We drop down into Long Valley three hours north of San Francisco, and the haze thickens to soupy smoke, blocking our view of the ridgeline redwoods. Through the closed car windows, the smell is unmistakable, as if we are sitting on the wrong side of a campfire.
It smells like global warming.
Which isn’t to say that wildfires were unknown in these parts before humans started tinkering heedlessly with the climate—if it weren’t for wildfires, sequoias wouldn’t sport their thick, fire-retardant bark. Even the immediate cause of this summer’s Lodge Complex Fire was well within the bell curve of normal weather for California’s Coast Range: a rare summer thunderstorm, whose lightning strikes kindled tinder in the underbrush. The blaze ultimately blackened more than 12,000 acres.
But global warming had stacked the deck in favor of this fire. The hotter and drier the air, the easier for the flames to confound the efforts of the 2,300 firefighters, 186 engines and 14 helicopters arrayed against it. While hot summer weather is not news in California, global warming makes it more likely that fire will get the upper hand. Current climate models predict a shift to lower average rainfall in much of the state, increasing the risk of droughts like the one gripping California this year, and with them the risk of severe wildfire.
In the face of these worsening odds, people are taking steps to protect themselves as best they can. At the edge of almost every town we traversed on U.S. 101, signs exhorted residents to clear 100 feet of “defensible space” around each home. Within these perimeters, vegetation is cleared back, grass cropped close to the ground, and trees limbed up to increase the chances that houses and other structures would avoid significant damage from passing wildfire.
When we lived in the region, these were practices we adopted as a routine California precaution, like strapping a water heater to the wall to prepare for the inevitable earthquakes. Wildfire was a fact of life, and we did what we could to improve our chances.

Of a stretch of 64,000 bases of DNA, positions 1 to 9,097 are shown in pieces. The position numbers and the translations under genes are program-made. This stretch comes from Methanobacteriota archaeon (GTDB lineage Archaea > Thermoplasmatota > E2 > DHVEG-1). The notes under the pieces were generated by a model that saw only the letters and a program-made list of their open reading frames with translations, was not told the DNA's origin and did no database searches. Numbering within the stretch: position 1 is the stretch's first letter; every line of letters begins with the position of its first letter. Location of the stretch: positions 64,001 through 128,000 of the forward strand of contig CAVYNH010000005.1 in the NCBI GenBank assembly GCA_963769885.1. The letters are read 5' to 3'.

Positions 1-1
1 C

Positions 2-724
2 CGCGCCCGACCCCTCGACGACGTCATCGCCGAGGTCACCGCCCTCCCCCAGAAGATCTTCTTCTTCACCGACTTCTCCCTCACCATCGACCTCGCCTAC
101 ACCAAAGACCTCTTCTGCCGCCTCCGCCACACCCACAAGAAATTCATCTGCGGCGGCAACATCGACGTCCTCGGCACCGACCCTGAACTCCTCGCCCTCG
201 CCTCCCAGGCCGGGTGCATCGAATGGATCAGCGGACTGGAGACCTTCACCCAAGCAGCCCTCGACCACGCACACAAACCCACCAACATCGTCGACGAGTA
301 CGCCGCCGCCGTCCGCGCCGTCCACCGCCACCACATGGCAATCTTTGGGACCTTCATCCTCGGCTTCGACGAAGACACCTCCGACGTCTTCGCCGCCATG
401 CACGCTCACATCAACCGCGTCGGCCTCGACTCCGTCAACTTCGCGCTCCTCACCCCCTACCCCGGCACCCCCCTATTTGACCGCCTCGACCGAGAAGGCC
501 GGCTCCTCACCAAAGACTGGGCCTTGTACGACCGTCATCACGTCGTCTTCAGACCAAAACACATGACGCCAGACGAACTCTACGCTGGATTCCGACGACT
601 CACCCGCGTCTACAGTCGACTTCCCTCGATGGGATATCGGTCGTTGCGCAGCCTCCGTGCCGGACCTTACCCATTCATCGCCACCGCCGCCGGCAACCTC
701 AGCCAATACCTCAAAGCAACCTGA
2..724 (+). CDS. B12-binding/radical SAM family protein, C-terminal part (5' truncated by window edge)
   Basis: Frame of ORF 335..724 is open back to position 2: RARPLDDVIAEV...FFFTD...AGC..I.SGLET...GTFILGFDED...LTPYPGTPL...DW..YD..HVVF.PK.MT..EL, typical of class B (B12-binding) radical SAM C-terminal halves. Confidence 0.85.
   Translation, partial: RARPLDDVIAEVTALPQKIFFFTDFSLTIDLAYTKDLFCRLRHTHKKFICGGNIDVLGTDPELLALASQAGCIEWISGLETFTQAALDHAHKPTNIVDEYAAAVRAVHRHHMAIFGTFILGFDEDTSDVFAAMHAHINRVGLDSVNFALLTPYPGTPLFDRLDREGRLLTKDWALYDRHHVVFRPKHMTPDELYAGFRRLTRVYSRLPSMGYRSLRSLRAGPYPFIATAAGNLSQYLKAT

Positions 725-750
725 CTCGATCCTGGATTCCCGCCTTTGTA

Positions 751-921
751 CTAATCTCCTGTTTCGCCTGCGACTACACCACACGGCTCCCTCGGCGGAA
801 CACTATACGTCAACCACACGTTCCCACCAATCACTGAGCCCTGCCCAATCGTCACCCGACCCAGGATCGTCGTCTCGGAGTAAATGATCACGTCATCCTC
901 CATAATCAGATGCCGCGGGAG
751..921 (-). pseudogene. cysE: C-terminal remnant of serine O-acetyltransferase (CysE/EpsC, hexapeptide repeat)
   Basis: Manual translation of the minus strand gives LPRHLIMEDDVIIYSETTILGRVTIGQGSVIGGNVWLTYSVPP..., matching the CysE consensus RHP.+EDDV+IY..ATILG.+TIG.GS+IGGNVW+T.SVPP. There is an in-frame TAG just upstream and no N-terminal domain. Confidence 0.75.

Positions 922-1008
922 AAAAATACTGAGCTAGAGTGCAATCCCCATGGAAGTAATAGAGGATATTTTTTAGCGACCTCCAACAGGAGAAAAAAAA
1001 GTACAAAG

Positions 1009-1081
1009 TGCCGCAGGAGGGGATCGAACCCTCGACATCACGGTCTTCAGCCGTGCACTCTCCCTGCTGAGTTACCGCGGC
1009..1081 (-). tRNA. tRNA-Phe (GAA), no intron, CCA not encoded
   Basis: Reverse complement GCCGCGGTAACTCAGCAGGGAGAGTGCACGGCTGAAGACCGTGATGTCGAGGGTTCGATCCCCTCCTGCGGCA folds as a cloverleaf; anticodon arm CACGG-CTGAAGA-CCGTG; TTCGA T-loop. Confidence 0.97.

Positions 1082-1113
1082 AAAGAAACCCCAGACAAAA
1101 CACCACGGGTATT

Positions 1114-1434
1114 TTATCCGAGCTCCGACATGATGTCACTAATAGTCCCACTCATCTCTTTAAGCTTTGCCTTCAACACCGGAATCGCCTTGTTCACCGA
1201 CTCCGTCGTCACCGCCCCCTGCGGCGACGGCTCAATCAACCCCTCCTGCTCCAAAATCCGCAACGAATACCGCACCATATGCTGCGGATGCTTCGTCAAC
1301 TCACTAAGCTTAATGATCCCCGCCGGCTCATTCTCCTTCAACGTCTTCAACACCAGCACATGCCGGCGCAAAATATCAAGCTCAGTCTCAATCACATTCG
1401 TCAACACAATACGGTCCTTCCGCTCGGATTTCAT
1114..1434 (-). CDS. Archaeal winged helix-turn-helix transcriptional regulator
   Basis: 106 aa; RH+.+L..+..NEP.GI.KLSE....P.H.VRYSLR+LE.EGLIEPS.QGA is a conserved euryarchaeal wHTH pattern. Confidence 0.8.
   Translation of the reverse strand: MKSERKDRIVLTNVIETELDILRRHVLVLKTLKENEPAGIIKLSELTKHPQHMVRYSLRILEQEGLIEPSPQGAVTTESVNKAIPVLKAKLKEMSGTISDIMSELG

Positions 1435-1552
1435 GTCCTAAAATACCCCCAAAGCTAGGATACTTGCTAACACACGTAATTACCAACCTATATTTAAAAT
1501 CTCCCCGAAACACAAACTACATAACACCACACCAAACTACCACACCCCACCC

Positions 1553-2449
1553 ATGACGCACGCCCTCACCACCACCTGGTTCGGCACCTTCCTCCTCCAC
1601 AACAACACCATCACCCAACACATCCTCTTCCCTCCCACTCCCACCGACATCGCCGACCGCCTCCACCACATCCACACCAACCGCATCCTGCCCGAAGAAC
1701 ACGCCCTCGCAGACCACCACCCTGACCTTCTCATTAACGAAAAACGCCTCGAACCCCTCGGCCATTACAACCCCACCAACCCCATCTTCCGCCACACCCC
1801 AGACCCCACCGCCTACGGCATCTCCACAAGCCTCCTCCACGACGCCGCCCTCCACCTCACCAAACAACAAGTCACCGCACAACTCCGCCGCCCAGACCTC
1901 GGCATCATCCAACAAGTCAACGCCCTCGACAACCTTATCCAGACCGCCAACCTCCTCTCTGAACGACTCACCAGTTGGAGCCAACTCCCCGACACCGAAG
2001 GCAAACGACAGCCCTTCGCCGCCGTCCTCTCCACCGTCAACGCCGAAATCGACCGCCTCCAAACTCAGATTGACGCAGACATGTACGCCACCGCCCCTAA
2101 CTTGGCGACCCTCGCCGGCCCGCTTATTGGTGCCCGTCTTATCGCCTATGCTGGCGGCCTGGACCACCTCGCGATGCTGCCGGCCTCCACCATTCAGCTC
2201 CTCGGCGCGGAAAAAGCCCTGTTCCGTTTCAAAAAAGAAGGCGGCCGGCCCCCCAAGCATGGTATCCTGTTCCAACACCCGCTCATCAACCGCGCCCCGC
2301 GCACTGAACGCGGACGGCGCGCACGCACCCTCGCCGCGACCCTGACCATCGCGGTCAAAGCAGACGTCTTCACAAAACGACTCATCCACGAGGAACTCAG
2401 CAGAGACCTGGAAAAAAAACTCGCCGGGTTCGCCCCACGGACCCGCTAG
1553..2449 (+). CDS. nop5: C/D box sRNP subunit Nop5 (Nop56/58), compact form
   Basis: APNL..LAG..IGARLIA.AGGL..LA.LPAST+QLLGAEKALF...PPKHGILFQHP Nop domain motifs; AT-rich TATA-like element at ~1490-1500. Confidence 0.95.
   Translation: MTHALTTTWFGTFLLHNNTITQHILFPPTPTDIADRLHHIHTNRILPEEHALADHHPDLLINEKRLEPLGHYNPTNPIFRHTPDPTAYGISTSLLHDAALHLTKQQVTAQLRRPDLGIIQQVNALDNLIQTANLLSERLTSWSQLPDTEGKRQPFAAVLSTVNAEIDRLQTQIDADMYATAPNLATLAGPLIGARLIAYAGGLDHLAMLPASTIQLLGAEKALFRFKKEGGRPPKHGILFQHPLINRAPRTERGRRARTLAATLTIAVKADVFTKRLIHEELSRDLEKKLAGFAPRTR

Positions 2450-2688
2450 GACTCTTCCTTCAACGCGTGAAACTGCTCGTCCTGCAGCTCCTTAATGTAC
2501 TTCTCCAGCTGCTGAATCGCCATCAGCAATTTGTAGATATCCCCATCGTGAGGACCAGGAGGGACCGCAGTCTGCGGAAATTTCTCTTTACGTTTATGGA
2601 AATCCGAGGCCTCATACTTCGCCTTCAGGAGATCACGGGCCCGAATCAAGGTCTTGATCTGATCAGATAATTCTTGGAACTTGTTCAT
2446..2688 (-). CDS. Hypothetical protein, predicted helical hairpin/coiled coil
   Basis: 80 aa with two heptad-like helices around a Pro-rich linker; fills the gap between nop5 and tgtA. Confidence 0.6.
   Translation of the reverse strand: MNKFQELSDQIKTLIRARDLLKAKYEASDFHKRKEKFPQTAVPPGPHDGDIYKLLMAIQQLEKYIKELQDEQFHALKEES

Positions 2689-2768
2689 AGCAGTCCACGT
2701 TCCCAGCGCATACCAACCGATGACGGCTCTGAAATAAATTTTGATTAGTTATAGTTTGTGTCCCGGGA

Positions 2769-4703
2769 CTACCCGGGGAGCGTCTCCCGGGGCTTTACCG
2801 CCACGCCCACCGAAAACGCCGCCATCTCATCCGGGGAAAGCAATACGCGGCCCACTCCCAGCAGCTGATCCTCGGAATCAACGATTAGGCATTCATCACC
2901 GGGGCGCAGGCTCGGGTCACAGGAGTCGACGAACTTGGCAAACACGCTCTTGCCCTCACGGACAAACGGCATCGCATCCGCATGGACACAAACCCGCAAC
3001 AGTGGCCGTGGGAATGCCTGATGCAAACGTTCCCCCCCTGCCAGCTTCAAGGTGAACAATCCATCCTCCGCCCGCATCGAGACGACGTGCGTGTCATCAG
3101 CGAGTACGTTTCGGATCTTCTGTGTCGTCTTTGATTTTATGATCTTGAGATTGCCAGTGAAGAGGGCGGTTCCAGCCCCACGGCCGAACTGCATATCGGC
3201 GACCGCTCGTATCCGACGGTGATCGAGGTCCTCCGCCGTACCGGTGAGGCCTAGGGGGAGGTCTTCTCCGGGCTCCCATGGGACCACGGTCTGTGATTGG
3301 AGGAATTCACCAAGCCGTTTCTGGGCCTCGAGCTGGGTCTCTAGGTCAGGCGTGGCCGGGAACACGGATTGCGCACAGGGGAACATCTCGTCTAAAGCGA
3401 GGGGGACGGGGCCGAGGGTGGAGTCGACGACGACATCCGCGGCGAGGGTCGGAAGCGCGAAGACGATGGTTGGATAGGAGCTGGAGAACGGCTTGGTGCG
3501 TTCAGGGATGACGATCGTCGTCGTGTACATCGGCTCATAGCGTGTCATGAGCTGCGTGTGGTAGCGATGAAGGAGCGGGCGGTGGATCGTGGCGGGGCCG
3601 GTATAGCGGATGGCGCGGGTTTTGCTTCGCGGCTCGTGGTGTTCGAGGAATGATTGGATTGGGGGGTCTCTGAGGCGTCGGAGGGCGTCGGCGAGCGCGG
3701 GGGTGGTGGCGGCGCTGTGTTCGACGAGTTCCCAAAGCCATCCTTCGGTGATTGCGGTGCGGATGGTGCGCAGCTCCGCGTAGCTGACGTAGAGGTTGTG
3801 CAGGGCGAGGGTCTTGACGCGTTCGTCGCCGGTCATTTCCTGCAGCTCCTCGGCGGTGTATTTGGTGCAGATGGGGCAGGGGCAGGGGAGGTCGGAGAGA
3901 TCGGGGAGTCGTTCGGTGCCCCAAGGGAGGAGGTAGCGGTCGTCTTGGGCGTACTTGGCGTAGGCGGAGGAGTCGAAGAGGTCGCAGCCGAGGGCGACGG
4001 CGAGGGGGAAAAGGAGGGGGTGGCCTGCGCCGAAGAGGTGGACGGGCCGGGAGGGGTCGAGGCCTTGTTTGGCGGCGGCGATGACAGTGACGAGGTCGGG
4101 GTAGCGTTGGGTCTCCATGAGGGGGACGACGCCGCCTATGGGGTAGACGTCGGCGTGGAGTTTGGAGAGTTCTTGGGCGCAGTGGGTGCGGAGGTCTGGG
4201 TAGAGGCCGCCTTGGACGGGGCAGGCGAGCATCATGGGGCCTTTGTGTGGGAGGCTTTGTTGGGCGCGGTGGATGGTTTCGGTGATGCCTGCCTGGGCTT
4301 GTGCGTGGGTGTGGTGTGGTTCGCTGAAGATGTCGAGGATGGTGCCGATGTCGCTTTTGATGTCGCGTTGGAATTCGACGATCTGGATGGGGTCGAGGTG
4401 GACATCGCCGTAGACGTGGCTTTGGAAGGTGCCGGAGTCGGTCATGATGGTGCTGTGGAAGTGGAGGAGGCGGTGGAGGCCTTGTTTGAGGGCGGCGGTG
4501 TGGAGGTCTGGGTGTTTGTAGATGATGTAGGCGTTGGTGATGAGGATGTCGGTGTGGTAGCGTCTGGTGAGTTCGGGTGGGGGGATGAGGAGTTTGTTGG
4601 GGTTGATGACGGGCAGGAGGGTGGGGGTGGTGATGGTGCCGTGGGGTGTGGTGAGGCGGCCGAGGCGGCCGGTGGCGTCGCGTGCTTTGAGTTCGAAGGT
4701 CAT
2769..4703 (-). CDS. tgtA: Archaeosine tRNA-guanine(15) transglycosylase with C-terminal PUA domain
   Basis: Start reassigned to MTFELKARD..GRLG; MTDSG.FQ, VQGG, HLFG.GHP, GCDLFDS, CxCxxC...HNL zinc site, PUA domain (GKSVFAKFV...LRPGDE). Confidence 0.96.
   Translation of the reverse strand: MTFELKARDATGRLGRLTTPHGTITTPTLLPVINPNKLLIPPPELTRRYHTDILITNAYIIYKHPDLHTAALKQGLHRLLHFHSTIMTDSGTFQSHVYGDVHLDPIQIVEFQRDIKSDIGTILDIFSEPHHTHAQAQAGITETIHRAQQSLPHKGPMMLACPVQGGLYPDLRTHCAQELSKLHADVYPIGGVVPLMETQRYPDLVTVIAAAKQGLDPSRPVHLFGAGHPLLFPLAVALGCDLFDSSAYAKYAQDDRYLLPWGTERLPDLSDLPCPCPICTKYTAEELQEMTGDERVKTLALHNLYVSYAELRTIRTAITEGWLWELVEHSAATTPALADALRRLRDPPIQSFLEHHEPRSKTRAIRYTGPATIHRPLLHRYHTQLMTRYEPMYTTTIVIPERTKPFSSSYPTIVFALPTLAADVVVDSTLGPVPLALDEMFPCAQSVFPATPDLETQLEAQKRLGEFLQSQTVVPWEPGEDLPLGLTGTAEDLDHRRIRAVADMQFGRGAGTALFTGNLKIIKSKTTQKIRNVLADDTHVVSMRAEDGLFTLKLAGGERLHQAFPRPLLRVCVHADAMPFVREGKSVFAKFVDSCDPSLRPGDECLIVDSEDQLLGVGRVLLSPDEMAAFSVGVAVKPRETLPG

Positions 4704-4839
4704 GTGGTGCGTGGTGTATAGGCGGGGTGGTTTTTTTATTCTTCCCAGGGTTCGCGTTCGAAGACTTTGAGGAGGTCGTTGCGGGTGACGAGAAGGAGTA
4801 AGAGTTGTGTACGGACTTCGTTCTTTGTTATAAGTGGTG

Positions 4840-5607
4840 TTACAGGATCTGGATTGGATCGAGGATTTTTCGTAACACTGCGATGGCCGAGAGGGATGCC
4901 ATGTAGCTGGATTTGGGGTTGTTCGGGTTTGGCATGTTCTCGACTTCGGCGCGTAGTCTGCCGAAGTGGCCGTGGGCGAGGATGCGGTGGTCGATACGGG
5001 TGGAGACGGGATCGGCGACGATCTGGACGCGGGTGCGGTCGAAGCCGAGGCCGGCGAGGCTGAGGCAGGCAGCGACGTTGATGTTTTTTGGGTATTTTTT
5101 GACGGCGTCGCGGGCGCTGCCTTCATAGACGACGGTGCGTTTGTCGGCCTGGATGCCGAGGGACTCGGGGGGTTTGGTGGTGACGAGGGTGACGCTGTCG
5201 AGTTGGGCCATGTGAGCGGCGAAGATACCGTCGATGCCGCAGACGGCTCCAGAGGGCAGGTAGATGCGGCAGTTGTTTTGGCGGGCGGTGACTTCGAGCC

Nevertheless, clearing brush is not enough. No one expects defensible space and a garden hose to take the place of a collective response to conflagration. All those helicopters, fire engines, and their crews at the Lodge Complex cost some $41 million, which is just a trickle next to the $2 billion or so spent annually by the U.S. Forest Service, not even counting the budgets of other agencies that battle wildfire. The two ways of responding to fire complement each other: you do what you can in your own backyard, and join with fellow citizens to protect the larger community by assembling a fire department—an idea as venerable and American as Benjamin Franklin.
Driving over Rattlesnake Summit and leaving the smoke of Long Valley behind, I realized that these approaches to wildfire offer a parallel to the ways we can turn back the threat of global warming. It will take more than LED light bulbs and plug-in hybrids—the “defensible space” of climate action—to stave off dangerous climate change.
To keep the world from being seared by global warming, we will also have to muster a societal response that fills the same niche as the national cadres of smokejumpers and helicopter pilots. We’ve got to set common goals — such as limits on carbon pollution, clean fuel standards for low-carbon transportation, and renewable electricity targets. We can use clever policies to support the workers, entrepreneurs, and consumers who turn those goals into reality. And we’ve got to develop plans for adaptation that ensure that global warming’s worst harms don’t fall lopsidedly on the poor and disadvantaged. In the process, with any luck, we will make the actual firefighters’ jobs a little easier.